New ICS research a ‘ray of light’ amongst the COVID-19 clouds
The COVID-19 pandemic is creating significant challenges for ship operators and seafarers, but new research from the International Chamber of Shipping (ICS) has highlighted that, for users of its ISF Watchkeeper software, incidents of non-conformities continue to drop to increasingly lower levels over the past year.
The ICS software, which tracks over 25 million hours of work on board ships undertaken each month by seafarers, has identified that the rate of non-conformances reduced by 25% over the last 12-month period. The trends provide some good news that seafarers appear to still be able to manage shipboard working arrangements in accordance with IMO and ILO regulations during the COVID-19 pandemic.
ICS has been regularly monitoring global seafarer work and rest hour records through its ISF Watchkeeper compliance software, which was first launched to assist the industry in 1997. It is used on over 8,000 ships to provide their operators with evidence of compliance with the international regulations as required by their flag States and Port State Control. This is the first time that such aggregate data has been published by ICS and provides a ray of light during the COVID-19 pandemic.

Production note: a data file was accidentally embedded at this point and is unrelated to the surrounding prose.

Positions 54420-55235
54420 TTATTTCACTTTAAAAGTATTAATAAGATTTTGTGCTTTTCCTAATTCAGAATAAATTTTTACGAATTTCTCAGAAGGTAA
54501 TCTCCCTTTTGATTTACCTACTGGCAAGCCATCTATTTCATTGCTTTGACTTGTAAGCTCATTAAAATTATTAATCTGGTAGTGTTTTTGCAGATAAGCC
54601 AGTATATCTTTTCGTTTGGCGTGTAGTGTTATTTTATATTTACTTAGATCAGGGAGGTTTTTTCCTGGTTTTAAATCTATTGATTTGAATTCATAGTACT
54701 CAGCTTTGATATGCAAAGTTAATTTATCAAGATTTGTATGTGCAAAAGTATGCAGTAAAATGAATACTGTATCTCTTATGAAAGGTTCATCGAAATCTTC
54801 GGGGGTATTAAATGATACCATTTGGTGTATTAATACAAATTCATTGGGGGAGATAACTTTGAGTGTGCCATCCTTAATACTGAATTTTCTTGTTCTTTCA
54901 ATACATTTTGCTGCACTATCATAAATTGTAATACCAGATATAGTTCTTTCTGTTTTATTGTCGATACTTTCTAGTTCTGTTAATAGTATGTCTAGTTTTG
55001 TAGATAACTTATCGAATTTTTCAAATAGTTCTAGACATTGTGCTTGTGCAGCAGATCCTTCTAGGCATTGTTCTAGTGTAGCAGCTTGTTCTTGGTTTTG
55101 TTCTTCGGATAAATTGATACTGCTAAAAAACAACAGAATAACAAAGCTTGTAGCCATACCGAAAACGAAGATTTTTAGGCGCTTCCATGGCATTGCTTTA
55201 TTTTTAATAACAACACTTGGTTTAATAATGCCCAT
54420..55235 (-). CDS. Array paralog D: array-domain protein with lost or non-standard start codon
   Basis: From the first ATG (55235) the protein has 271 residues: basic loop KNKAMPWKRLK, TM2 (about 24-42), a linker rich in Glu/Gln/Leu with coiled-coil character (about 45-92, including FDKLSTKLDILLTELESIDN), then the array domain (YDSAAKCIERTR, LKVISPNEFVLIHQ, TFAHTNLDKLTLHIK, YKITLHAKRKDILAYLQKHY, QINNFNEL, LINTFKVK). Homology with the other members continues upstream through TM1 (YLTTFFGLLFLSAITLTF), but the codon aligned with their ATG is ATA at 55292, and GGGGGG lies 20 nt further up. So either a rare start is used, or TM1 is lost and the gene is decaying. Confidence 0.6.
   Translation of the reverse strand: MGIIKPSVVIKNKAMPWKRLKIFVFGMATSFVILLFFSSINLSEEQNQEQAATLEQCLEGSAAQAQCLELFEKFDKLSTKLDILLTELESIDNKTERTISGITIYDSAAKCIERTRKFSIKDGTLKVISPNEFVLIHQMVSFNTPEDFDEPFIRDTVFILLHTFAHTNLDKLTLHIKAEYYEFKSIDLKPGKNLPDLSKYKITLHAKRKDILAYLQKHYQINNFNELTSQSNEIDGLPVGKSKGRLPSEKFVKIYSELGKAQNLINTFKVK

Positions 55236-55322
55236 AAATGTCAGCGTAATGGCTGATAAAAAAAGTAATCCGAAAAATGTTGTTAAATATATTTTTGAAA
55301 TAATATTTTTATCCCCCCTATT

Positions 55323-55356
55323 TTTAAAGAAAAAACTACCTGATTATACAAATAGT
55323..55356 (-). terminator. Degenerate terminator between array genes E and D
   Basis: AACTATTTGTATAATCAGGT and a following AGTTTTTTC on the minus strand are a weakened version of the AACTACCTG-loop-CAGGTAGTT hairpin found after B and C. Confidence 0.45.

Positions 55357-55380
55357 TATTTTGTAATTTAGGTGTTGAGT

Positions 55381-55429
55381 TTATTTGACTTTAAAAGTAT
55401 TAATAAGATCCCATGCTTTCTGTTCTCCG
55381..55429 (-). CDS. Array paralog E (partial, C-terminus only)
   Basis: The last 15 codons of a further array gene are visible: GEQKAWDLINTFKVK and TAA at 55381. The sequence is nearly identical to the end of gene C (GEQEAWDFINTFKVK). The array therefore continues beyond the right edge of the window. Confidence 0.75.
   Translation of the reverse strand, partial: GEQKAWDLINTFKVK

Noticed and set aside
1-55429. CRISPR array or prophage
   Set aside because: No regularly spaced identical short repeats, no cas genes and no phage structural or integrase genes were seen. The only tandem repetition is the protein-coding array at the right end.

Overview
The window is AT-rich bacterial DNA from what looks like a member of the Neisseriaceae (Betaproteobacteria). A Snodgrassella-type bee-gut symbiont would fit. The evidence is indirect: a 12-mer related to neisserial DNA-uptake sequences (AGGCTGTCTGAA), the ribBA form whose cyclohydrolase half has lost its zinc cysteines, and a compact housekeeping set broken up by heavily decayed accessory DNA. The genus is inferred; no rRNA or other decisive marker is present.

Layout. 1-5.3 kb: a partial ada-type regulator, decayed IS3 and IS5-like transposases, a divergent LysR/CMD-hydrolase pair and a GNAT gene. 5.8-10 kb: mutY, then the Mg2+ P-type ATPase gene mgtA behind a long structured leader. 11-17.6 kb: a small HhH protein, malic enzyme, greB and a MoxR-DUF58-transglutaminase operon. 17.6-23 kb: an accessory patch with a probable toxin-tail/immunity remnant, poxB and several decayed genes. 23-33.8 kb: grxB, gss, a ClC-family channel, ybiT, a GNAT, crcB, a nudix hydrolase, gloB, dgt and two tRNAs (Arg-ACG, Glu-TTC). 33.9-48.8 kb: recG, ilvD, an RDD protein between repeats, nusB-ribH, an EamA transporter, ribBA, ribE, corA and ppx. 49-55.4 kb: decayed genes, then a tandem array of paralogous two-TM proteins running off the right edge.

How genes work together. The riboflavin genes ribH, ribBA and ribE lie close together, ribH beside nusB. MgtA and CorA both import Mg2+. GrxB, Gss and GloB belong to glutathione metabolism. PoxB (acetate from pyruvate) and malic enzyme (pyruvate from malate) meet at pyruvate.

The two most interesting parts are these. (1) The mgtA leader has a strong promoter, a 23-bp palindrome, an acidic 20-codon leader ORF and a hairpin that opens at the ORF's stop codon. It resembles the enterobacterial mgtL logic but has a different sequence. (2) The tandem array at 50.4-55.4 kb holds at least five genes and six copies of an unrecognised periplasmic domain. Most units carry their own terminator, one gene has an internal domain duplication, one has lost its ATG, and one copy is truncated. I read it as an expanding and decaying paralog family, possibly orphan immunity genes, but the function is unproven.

Since the beginning of the year seafarers have been faced with significant challenges due to the COVID-19 pandemic, and the difficulty effecting crew changes only exacerbates this situation,” said Guy Platten, Secretary General of the International Chamber of Shipping. “It is good to see that even with all the challenges, it appears that seafarers are still able to get the important rest that they need and the breaks they deserve to mitigate fatigue.
“These results confirm that the world’s shipping community continues to appreciate the importance of safe working practices and compliance, during what have been extremely challenging operating condition for all sectors, and for very many individuals.
ISF Watchkeeper helps seafarers manage their hours of work and rest on board to ensure that ships can keep delivering the vital supplies we all rely on, without adding further to their burdens. These statistics are drawn from the online version of the software and represent input from 4,000 ships operating across the world.